Lunch session on HIV/AIDS prevention and best practices

The Global Equality Caucus hosted a lunch session on HIV/AIDS prevention at the Maltese Parliament. Best practices were shared together with a current state of affairs.

Good afternoon everyone 
On December 1st of last year, on World Aids Day, the Finance Tower in Brussels was covered in bright red lights.  
This government building, that also houses my office, is one of the highest buildings in Brussels, visible from all over the city. By coloring it red, we placed the fight against HIV/AIDS literally in the middle of society, at the heart of the European capital. 
Even though this might seem merely symbolic, I find this a very valuable initiative. I am happy we participated in it – because it symbolizes that, today, the debate on HIV is still too often conducted in the margins, which allows stigma, prejudice and ignorance to determine the conversation.  
And that’s precisely the issue people living with HIV suffer from – up until today. They are still fighting the stigma; they are still discriminated against.  
Even in health care. According to Sensoa, a Belgian organization working on sexual health, 1 out 3 people living with HIV experienced discrimination in the health care sector. 16% were even denied the care they needed. I find it shocking that these numbers are still this high today - especially in a medical context. 
It reminds me of the beginning of my career as a gynecologist, where I noticed that women living with HIV, who had to give birth, were often treated as pariahs - out of fear and ignorance. Back then, it was our job as doctors to inform everyone working in the hospital about the existing procedures by which there was no possible risk of transmission. 
Today our knowledge and treatments are much more advanced. We know that ‘undetectable is untransmittable’. We've come a very long way, but we are not there yet. 
And that’s why we need to finally end the stigma surrounding HIV - because it often rages more heavily than the virus itself. Therefore, we wanted to bring the debate out of the margins, into the center of the conversation by our symbolic action.  
Does this mean that no new legislation is needed? Not at all.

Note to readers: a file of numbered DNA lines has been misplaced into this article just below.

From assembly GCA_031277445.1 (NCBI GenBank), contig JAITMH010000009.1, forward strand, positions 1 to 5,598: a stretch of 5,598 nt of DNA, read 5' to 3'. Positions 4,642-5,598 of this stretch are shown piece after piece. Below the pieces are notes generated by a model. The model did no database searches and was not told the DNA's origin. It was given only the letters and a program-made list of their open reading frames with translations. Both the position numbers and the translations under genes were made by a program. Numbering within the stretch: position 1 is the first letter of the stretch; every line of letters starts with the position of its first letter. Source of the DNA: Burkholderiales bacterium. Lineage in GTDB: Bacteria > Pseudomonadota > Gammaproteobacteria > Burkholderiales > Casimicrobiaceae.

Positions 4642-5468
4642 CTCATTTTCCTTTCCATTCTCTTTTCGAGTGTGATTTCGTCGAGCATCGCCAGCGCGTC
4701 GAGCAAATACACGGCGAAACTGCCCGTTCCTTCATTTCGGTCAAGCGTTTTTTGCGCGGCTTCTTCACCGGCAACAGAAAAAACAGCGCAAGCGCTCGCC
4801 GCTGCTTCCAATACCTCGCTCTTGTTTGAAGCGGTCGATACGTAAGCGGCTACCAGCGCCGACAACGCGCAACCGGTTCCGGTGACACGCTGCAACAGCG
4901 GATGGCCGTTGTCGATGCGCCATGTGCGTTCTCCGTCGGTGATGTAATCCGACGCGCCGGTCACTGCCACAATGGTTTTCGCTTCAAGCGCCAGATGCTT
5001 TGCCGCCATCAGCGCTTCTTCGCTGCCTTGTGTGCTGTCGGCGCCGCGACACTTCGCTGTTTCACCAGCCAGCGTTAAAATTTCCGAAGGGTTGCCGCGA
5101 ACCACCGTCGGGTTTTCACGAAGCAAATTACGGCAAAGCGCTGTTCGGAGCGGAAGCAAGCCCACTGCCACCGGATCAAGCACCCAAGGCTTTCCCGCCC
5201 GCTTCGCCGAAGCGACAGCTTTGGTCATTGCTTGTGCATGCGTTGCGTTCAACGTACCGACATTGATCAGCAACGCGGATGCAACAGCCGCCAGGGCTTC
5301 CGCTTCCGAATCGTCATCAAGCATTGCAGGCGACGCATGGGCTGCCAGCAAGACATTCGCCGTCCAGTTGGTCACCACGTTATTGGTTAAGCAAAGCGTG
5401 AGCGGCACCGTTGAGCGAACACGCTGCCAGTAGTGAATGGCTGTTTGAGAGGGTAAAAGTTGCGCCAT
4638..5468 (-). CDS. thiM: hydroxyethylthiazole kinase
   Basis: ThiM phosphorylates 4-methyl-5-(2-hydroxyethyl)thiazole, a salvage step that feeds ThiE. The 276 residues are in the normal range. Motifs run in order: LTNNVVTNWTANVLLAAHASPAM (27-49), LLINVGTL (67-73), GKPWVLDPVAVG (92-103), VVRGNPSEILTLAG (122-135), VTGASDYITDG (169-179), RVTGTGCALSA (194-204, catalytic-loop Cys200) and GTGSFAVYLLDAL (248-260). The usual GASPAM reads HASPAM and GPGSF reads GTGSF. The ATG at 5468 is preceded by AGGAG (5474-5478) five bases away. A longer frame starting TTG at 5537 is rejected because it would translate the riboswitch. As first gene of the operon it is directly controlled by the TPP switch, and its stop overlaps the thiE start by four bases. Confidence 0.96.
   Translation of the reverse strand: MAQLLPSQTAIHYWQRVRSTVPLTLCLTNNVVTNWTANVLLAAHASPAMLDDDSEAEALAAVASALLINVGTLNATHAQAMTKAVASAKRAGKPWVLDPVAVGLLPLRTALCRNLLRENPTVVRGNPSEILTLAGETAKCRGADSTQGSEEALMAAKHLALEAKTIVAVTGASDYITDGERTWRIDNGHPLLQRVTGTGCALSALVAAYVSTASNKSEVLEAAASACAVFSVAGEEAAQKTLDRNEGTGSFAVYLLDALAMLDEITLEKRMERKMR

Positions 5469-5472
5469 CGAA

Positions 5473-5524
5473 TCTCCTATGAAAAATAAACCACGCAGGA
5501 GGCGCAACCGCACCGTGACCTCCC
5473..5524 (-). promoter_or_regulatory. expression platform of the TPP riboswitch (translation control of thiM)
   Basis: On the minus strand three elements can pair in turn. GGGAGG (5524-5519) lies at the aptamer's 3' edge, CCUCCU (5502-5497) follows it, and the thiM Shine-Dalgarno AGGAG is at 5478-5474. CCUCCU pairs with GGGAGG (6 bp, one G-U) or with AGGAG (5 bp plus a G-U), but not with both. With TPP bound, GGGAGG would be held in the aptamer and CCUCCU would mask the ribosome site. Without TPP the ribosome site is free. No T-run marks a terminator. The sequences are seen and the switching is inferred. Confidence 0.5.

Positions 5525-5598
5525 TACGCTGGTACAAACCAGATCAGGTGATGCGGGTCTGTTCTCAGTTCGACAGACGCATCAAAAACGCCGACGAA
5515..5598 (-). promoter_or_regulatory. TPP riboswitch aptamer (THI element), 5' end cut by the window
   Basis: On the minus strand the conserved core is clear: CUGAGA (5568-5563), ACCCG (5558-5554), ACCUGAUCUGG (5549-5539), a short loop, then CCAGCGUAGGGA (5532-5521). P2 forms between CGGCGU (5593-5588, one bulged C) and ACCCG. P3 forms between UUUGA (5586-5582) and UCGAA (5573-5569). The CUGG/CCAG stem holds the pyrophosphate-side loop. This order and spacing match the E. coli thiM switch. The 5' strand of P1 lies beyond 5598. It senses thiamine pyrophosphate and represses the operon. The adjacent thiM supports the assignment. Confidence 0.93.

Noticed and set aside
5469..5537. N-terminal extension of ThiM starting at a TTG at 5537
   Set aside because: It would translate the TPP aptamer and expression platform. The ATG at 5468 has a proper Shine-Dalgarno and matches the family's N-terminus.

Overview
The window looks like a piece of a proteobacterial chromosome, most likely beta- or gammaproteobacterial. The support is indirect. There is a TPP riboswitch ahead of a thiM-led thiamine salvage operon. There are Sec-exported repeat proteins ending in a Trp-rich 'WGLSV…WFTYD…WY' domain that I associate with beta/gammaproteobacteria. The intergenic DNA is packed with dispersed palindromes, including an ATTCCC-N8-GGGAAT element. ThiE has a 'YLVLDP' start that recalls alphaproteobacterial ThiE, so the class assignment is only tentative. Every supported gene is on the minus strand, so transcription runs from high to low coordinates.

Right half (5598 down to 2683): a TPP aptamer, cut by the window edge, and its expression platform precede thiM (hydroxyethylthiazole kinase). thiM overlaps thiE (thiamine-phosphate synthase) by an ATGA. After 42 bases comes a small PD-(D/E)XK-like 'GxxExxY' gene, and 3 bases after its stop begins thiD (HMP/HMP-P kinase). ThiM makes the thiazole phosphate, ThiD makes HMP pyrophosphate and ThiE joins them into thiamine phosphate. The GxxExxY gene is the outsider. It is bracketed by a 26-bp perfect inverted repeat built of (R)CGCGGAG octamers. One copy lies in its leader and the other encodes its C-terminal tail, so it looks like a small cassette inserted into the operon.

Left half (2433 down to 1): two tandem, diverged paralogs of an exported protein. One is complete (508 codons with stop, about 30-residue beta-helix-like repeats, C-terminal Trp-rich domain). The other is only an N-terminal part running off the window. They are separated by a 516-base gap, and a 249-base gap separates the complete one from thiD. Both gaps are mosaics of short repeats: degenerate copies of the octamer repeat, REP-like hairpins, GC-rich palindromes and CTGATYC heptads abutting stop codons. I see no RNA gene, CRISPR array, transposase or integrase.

Today, HIV continues to impact key populations more than the general population. And access to testing, medication or prevention is still not available to all. 
That’s why addressing inequality is key to a sound hiv-policy
Therefore, in Belgium, we are working hard on giving everyone access to PrEP, for example, as it greatly reduces the number of infections.  
A recent study of UN Aids shows that, today, the biggest breakthroughs are seen in countries where leaders show a strong commitment to put people first, to protect human rights, to invest sufficiently in proven strategies, to fight any form of discrimination.  
We must ensure that everyone has easy access to testing and prevention. That equal rights are guaranteed, and key populations are not criminalized or discriminated against. 
The goals are clear, the strategies known - we just need active leadership to make it happen.   
Leadership that provides adequate resources for organizations working around prevention and health; and involves them. Leadership that is committed to international cooperation and sharing of knowledge and technologies. Leadership that puts citizens' health and well-being first.  
Only by tackling the stigma and inequality can we achieve our goals.  
And I can promise you here today that, when it comes down to it, I will continue to stand up for every person's sexual health and everyone's equal rights. That's why I took my oath as a medical doctor, that's why I got into politics. 
Thank you for inviting me to be here today. And I wish you all a colorful Europride.